Term of birth and identification of special educational needs based on the British Code of practice (1994) : a study and an internship report

Wilmott, Angela (1996) Term of birth and identification of special educational needs based on the British Code of practice (1994) : a study and an internship report. Masters thesis, Memorial University of Newfoundland.

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Abstract

This internship report documents the internship component of the Master of Education, Educational Psychology programme which was completed with the Psychology and Assessment Service in Harlow, Essex, England. The report comprises a descriptive internship placement component and a research component. The internship placement component includes a description of the West Essex Psychology and Assessment Service, a statement of the intern's goals and objectives for the placement, and a description of the internship experience. The research component presents an investigation of term of birth effects on the identification of special educational needs at Stages 1, 2, and 3 of the Code of Practice (1994) Stages of Assessment. The results of this investigation indicated that a considerably higher proportion of special educational needs cases consist of summer-born rather than spring or autumn-born children. In the study, summer-born children comprised a higher proportion of each type of special educational needs category identified. The results also confirmed that a higher proportion of summer-born children identified with special educational needs are at Stage 1 of Assessment. This trend of summer-borns comprising the highest proportion of cases was not consistent across Years 3,4, 5, and 6 of schooling.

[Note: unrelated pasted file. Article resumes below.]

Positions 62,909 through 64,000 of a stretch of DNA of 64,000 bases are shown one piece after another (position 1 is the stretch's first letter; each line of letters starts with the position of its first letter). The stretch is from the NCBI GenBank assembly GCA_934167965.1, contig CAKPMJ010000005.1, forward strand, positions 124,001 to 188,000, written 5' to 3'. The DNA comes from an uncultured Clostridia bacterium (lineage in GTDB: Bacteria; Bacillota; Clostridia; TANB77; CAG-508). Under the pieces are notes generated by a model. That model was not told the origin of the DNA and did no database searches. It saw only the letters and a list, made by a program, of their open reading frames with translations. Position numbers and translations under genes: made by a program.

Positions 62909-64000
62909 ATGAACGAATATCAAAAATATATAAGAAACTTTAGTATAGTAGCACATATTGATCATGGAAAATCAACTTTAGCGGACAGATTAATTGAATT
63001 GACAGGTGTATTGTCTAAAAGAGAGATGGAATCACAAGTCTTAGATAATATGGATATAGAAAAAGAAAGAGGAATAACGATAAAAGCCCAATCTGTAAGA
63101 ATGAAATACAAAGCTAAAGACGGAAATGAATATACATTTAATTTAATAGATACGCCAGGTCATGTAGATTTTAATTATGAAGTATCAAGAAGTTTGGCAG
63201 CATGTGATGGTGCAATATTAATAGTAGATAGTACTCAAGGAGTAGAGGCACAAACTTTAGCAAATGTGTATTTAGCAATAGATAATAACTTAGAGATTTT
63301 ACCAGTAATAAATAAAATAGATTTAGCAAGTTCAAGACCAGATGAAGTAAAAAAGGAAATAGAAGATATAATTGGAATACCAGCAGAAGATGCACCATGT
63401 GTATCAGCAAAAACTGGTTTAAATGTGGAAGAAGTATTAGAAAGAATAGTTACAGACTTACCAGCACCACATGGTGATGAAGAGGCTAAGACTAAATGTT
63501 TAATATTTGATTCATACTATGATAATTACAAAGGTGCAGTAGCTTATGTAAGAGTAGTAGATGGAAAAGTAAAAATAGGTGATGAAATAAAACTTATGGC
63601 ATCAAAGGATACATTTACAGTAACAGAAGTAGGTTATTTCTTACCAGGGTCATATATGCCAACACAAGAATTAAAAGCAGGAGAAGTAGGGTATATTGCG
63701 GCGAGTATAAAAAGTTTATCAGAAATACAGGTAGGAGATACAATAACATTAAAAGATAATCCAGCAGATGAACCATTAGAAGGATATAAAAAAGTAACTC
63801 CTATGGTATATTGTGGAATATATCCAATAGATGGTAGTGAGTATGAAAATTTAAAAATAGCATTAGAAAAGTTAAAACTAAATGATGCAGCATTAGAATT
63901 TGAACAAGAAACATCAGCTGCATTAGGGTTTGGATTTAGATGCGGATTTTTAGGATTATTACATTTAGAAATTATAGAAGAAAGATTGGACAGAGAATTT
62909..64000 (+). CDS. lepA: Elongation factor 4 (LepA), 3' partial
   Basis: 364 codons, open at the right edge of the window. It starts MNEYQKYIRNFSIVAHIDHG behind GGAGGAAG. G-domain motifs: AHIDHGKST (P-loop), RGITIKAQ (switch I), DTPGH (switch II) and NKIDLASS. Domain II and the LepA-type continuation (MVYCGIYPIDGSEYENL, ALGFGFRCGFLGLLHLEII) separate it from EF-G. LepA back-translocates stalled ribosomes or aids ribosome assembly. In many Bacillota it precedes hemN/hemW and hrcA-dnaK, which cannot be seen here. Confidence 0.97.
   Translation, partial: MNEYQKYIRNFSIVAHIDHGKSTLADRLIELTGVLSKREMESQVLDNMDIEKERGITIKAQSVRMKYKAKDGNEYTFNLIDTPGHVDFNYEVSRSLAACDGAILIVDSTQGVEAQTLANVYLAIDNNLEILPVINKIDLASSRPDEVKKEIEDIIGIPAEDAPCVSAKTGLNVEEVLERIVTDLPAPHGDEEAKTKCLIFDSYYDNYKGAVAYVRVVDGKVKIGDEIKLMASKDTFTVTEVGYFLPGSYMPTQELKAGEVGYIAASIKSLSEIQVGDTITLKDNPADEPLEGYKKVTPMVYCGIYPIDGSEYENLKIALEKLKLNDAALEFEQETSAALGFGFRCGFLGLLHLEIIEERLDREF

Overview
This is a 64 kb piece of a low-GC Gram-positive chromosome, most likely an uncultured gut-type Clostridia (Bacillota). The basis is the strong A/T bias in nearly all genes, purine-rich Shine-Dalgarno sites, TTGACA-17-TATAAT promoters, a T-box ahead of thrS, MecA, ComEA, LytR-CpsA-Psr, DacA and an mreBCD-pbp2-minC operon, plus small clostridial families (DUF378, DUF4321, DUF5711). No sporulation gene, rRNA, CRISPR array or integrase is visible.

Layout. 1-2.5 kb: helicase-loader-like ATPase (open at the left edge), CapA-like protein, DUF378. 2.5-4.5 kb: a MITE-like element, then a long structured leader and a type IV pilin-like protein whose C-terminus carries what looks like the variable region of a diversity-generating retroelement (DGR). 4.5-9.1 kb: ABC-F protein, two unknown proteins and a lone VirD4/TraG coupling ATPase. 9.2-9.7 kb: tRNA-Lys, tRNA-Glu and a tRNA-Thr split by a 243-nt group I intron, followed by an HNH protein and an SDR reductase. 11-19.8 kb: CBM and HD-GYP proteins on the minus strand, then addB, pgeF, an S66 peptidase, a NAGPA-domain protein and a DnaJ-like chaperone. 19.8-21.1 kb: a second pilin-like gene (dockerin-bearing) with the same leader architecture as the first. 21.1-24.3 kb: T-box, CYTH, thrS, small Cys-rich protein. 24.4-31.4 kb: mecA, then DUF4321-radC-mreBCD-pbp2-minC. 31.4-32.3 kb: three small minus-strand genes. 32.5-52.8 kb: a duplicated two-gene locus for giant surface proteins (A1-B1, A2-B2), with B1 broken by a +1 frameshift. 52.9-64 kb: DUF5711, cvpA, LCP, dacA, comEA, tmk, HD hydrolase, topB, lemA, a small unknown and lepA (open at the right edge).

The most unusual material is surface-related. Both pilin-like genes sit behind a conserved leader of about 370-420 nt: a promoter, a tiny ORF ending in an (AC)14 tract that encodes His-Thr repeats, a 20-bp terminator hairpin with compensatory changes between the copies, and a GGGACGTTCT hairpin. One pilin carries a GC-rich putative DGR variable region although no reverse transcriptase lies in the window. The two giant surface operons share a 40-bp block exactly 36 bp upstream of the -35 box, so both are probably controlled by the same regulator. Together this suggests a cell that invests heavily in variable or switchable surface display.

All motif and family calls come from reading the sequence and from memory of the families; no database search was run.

Item Type: Thesis (Masters)
URI: http://research.library.mun.ca/id/eprint/5181
Item ID: 5181
Additional Information: Bibliography: leaves 91-95.
Department(s): Education, Faculty of
Date: 1996
Date Type: Submission
Geographic Location: Great Britain
Library of Congress Subject Heading: School age (Entrance age)--Great Britain; Special education--Great Britain; Academic achievement--Great Britain; Child development deviations

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